I’m just speculating here, but I bet one of the things parents think about a lot is: What do I want my child to know?
Most of us probably want our kids to know how to read and write, to have good math and analytical skills, to have a basic knowledge of geography and history. But what do we want to tell kids about things like death, sex and scary big ideas like terrorism, war, and natural disasters? And how do we want to frame Judaism for our kids? Do we want them to grow up knowing their way around the Bible, the Siddur, and the Mishnah? Do we want our kids to speak Hebrew, and/or understand Aramaic? What do we want to tell our children about Israel and its bloody history? What about things we don’t know about ourselves?
In our new article, Seize the Day School, Ken Gordon talks about the oys and joys of sending his daughter to Jewish day school, and watching her learn all kinds of things he never could have taught her himself.
Ken is mostly writing about giving his daughter a much more comprehensive Jewish education than he ever got, but some of us might also be thinking about how much less of a Jewish education we can get away with giving our kids (both educationally and financially). I went to an Orthodox Jewish high school, and I know my parents wish they had been able to send me some place that was significantly less dogmatic. And I have friends who left the Hasidic world and now wonder what they want their kids knowing about the life they turned their backs on.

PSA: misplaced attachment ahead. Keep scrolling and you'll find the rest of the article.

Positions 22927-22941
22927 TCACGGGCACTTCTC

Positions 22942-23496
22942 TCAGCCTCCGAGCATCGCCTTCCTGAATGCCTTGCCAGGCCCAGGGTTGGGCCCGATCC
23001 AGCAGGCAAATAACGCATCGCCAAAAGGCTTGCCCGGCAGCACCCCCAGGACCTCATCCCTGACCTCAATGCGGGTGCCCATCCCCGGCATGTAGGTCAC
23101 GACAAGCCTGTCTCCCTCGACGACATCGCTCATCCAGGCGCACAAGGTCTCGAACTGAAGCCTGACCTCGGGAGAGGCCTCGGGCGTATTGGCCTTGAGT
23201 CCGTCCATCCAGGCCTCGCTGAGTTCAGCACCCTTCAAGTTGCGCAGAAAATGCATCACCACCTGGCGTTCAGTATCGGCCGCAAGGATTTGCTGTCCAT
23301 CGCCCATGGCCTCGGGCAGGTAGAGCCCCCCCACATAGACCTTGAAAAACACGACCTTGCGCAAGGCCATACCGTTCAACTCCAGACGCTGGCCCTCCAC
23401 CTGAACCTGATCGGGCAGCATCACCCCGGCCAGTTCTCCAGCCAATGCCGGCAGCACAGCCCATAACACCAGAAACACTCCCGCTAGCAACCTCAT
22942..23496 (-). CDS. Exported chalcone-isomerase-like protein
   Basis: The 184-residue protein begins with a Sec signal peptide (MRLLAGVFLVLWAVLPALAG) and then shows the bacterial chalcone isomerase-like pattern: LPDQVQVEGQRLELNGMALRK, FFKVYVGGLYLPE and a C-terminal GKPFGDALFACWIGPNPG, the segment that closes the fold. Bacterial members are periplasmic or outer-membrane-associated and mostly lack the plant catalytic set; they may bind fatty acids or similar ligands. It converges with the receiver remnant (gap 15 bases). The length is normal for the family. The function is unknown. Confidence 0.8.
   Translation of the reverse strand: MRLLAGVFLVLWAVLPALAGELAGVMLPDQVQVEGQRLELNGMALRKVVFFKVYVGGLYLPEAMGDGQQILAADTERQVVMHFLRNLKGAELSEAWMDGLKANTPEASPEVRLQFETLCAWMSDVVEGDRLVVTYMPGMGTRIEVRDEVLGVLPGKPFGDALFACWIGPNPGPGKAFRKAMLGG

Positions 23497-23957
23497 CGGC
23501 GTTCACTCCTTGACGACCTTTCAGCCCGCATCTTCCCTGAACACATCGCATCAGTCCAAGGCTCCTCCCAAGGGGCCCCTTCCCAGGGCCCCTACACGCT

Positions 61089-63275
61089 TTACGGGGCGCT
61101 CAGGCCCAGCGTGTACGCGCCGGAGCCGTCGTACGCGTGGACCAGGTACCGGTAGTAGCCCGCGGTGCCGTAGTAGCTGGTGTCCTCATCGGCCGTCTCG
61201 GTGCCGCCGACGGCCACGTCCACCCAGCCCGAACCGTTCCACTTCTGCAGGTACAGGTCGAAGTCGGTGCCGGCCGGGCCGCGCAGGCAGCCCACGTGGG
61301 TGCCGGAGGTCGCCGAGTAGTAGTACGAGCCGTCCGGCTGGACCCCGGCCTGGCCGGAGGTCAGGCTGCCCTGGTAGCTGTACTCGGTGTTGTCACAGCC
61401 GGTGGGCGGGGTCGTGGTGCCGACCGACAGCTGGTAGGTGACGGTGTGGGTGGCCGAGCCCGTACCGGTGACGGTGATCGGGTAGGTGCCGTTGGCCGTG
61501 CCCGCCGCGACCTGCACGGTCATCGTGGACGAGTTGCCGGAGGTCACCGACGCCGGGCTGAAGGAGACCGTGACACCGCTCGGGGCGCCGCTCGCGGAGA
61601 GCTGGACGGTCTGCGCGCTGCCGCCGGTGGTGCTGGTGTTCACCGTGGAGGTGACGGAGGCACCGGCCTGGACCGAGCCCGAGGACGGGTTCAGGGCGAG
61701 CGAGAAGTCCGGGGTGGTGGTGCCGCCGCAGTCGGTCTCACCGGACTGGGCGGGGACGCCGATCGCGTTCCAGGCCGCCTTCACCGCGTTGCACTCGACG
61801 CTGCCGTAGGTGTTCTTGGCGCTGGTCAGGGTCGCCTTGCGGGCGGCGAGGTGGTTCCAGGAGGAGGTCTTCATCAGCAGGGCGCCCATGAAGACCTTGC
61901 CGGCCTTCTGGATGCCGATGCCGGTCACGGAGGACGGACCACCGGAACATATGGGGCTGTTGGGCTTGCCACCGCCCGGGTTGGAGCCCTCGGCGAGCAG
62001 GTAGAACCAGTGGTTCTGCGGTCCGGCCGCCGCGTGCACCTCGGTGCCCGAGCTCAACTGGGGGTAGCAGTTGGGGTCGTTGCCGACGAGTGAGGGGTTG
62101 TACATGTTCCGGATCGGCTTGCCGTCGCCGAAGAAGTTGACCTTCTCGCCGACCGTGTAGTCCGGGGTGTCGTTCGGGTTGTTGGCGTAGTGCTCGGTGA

I would say the grass is always greener, but in this case I think it’s more along the lines of, ‘The Jew is always Jewier’ or something like that.
Pronounced: khah-SID-ik, Origin: Hebrew, a stream within ultra-Orthodox Judaism that grew out of an 18th-century mystical revival movement.